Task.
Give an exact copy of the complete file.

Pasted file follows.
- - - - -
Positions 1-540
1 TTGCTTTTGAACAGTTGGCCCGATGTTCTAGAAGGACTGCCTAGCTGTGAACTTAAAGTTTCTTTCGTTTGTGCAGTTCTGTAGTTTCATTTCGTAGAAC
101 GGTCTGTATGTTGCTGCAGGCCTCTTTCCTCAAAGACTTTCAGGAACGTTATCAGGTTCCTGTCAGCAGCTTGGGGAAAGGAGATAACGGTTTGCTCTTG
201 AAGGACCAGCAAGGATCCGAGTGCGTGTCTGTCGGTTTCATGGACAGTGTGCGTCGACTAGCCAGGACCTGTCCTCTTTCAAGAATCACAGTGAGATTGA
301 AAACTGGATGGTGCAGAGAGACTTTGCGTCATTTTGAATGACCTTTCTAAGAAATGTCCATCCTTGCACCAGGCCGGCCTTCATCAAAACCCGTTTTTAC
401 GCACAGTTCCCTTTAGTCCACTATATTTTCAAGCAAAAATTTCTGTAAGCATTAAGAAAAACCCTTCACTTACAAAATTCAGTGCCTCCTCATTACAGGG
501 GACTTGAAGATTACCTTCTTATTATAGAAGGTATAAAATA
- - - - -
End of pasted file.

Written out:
Positions 1-540
1 TTGCTTTTGAACAGTTGGCCCGATGTTCTAGAAGGACTGCCTAGCTGTGAACTTAAAGTTTCTTTCGTTTGTGCAGTTCTGTAGTTTCATTTCGTAGAAC
101 GGTCTGTATGTTGCTGCAGGCCTCTTTCCTCAAAGACTTTCAGGAACGTTATCAGGTTCCTGTCAGCAGCTTGGGGAAAGGAGATAACGGTTTGCTCTTG
201 AAGGACCAGCAAGGATCCGAGTGCGTGTCTGTCGGTTTCATGGACAGTGTGCGTCGACTAGCCAGGACCTGTCCTCTTTCAAGAATCACAGTGAGATTGA
301 AAACTGGATGGTGCAGAGAGACTTTGCGTCATTTTGAATGACCTTTCTAAGAAATGTCCATCCTTGCACCAGGCCGGCCTTCATCAAAACCCGTTTTTAC
401 GCACAGTTCCCTTTAGTCCACTATATTTTCAAGCAAAAATTTCTGTAAGCATTAAGAAAAACCCTTCACTTACAAAATTCAGTGCCTCCTCATTACAGGG
501 GACTTGAAGATTACCTTCTTATTATAGAAGGTATAAAATA